This week, I wrote a manifesto to my Patreon supporters.
It was one part confession, one part apology, one part epiphany, and one part promise. It was specifically for them, because they financially contribute to my writing every month. I felt like I owed it to my most direct supporters to open up about what’s been going on with me and how it has affected me, and what I plan to do to resolve the situation I’ve created for myself.
In short: I quit my job to write, and I haven’t really been writing as much as I should or I thought I would. Part of that is because the financial support I get from Patreon and book sales isn’t quite enough to make my full monthly budget, and to prevent cutting into savings, I took on a job that ultimately ended up not being what it was billed as. It put me in a bad place emotionally, which then spiraled into a “oh my God, I can’t actually do this” panic that lasted far too long. Add to that some folks’ overtures about things related to the Marlowe Kana universe never manifested (not that I was counting on those things to happen to do what I wanted to do). There’s a LOT more to it, but ultimately, other peoples’ emotional crises aren’t particularly interesting, so I’m just gonna skip to the point:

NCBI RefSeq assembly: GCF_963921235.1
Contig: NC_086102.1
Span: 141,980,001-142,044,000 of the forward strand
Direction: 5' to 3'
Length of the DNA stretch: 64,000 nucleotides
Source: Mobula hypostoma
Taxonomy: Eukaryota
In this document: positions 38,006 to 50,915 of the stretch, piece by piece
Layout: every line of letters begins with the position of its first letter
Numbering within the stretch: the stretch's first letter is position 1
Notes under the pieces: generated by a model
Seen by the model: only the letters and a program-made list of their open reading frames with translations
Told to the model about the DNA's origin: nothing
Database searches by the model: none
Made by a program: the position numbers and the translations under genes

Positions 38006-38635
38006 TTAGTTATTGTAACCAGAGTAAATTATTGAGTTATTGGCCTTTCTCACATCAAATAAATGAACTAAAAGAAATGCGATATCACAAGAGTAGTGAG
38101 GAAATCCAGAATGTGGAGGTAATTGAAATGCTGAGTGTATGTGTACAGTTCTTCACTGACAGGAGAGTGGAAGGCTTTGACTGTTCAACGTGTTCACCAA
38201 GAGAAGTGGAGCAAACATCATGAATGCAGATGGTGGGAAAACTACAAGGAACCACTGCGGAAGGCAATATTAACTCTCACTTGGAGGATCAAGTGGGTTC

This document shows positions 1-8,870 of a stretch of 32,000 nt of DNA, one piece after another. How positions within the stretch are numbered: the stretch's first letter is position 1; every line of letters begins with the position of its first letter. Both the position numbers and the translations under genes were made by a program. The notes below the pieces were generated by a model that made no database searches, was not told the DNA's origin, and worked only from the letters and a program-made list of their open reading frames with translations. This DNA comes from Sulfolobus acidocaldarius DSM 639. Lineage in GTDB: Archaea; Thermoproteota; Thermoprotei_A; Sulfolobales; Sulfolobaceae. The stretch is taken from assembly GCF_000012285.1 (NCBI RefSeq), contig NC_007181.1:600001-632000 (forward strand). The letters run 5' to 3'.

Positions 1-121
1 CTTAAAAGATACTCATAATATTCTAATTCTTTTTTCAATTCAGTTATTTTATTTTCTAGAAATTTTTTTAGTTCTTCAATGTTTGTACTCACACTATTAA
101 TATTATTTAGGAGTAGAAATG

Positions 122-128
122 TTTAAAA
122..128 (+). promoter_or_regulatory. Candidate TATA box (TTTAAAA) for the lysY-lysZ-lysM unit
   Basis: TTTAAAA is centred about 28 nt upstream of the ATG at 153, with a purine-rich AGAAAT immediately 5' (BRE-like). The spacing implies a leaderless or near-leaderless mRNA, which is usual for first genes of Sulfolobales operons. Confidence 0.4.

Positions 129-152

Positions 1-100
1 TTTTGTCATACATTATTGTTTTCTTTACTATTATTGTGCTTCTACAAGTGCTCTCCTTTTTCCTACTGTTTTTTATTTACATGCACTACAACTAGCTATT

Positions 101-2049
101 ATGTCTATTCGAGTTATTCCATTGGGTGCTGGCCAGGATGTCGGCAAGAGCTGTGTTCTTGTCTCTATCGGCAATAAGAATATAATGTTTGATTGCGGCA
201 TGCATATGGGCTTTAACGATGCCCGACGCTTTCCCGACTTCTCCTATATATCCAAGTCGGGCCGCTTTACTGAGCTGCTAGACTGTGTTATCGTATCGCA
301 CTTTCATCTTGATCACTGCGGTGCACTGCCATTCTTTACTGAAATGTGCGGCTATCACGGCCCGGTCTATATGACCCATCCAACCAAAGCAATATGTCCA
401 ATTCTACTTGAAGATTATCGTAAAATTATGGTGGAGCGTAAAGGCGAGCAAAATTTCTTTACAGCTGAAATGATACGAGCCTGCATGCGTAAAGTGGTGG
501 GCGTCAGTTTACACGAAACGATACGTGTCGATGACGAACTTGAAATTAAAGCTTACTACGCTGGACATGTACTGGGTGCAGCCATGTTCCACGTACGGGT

I lost sight of my goal, which is to be a writer full time. And that cost me, both in time and emotional energy. And I’ve come to realize some things in the process:
- I adore the universe I’ve created with Marlowe Kana, and I love sharing my silly brain crap on my blog. I miss those things every second I’m not actively working on them.
- There’s a way to make all the things I’ve got in mind in terms of project happen, and every day I wait for someone somewhere to give me permission, I waste 24 hours of my life.
- There’s lots and lots of projects I want attached to Marlowe Kana — Audiobook, soundtrack, animated show (more on that later… Much more). But it all starts with the books. Without those, there’s nothing to work from.
- I’m the only person who can make those books. Lots and lots of other people can make the other stuff, and are far more qualified. But I’m the only one capable of making the story.
- People promise a lot of things. That doesn’t make them real, they’re just promises.
- So, if any of this stuff is going to exist, I need to make it.
So that’s where I’ve landed. After two months of pretty severe depression (that finds its roots in my life collapsing the last time I ran my own business in 2013, but like the strings on a guitar getting plucked, only need the slightest provocation to ring out), I’ve come out the other side with an understanding I’ve always had, but lost sight of:
I am in control of what I make. And if I want things to exist, I have to make them.
That’s my promise, and the thing I wanted to return to blogging with. I feel like I have my hands around the process enough to understand what’s been going on with me, and what I need to do about it.
Hi. I’m Joe, and I’m trying. With any luck and a shitton of resolve, I’ll end up doing.